Raise your chopsticks crocheters, my first crochet item from a Japanese pattern is done!
I know it’s only a scarf and that once you get the motif under the belt, it’s just a case of repeating it a hundred times – literally, so it’s probably not the fanciest, most intricate piece of Japanese crochet, but still. I’m proud of it and I think my friend will like it too.
I’ve shown you the halfway mark and some sneak peak photos but this photo really shows off the intricate lacyness to its best (hanging from a hanger, hooked onto the Ikea floor lamp. As you do.)
Doesn’t the scarf look great with the coat (hanging from the neighbour’s fence. As you do.)?
I just love a scarf that can throw shadows on your coat! To get the scarf this open and fine, you absolutely have to, have to, have to block your work. Have a look at my halfway mark blogpost and you’ll see how the scarf looked before blocking. For this scarf, blocking isn’t optional, it’s essential.
The magic of this scarf and yarn combo is that eventhough it’s super light, open and lacy it’s still nice and warm as a scarf should be. And there’s so much going on! Every motif is different.
I think the variegated yarn really works extremely well with this scarf. The scarf in the book was done in navy and it looks great, but I think variegated yarn looks better. On the other hand, it might be that I’m just biased seeing as I really can’t imagine enjoying crocheting 100 navy motifs, but 100 uniquely different motifs, that I could do.
The nitty gritty of the Japanese scarf:
- Pattern: Pattern no. 17 from Ondori Motif Crochet – Japanese cloth, sold as an e-book on Etsy.
- Yarn: 4-ply variegated sock yarn by Garnstudio, called Fabel in shade 911p
- Hook: 4 mm
- Modifications made: The pattern calls for 6 rows of 20 motifs each, but I only did 5 rows.
I hope I’ve inspired you to also try your hook at Japanese patterns. It really isn’t that difficult. Honestly. If I can do it, anyone can! (If you need a couple of pointers, I give links to helpful websites towards the end of this blogpost.)
Konichi wa hookers!
Beautiful, I think your friend will be very impressed!
Its stunning and yes indeed I shall give this a go as the last flower scarf I made I gave away as a gift! .. beautiful work as always. well done you x
It is absolutely exquisite..you are really talented! Chris
Very, very lovely. I am going to have to have a go at a lacey scarf sometime.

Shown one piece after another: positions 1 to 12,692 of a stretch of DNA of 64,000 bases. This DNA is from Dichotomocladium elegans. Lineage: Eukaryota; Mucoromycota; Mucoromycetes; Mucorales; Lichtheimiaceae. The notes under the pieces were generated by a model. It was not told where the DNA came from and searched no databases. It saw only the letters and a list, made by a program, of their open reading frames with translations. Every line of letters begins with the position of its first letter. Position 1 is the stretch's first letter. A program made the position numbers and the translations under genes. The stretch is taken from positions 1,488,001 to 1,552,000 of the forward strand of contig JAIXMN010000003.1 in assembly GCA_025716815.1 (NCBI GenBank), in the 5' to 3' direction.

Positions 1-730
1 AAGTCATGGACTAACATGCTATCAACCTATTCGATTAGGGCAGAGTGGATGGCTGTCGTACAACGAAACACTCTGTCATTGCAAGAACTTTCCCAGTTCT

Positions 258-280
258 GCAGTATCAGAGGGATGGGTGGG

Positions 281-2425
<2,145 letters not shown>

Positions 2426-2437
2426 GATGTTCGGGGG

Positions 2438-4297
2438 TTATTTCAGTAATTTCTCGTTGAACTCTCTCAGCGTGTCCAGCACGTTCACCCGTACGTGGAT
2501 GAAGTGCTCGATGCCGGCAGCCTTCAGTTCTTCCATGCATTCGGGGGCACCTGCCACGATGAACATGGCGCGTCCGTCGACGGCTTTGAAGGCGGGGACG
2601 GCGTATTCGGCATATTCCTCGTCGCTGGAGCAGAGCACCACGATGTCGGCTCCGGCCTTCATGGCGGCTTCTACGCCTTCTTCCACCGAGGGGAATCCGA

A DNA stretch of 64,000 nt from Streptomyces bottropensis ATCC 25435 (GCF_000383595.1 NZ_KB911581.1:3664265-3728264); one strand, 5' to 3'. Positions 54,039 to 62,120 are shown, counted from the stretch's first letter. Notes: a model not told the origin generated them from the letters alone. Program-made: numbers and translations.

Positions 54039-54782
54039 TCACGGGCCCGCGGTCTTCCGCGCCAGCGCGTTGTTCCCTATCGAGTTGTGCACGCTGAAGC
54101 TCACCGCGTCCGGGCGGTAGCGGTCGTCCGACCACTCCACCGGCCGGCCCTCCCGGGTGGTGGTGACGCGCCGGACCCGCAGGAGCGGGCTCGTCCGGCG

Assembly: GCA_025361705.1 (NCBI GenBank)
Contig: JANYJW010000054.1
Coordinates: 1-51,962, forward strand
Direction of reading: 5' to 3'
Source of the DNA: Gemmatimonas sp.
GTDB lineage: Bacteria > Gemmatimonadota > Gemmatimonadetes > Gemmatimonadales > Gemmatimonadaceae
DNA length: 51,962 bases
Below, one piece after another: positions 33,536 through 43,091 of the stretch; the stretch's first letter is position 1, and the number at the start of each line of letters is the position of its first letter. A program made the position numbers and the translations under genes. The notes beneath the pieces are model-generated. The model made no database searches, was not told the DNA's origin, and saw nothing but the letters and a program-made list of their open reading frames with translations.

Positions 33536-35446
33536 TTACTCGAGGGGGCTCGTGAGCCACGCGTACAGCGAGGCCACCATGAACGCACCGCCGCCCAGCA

Edna Botha said:
Wish I could see what it looks like. No photographs and lots of ‘nuuskierigheid’ doesn’t go well together. I’ll have to wait until I’m home …
Sent via my BlackBerry from Vodacom – let your email find you!
Miss Smilla said:
Congratulations! It’s beautiful – love the open structure – still looks very cosy!
Lovely indeed, just as autumn is approaching.
Fantastic! – a bit of a dense question – what do you mean by blocking?
Thanks Maudie! Blocking is when you spray the crochet (or knitting) with water, then pin it down onto a pinning board of foam board into the shape you want it to be. It will then dry in this shape. So it’s excellent to “open up” lacy crochet, or to make edges straight and corners pointy for a square etc.
Oh that’s so clever! I’m sure some of my knitting patterns have requested that and I had no idea what it was!
Absolutley gorgous scarf 🙂 I share your love of variegated yarn it does make projects more interesting to crochet when you get lovely changing colour combinations.
Ravissante, élégante, aérienne , oh! comme elle est jolie ton étole japonaise! Parfaitement réalisée, Fleurbelge
Charming, elegant, air,
oh! how attractive is your Japanese shawl!
Oh my goodness, that scarf is just beautiful. Nicely done.
Thank you everyone for all your lovely comments. If you like it, I’m sure my friend will too 🙂
I have no doubt your friend will like it. It is beautiful.
creative pixie said:
This looks beautiful, there’s no way I could do anything like this it’s perfect!
Lovvelly swhall scarf, made of multiple ligth flowers, japanease style! Bravo, nice wool also!
Ana BC said:
Love your lacy scarf! I want one too…
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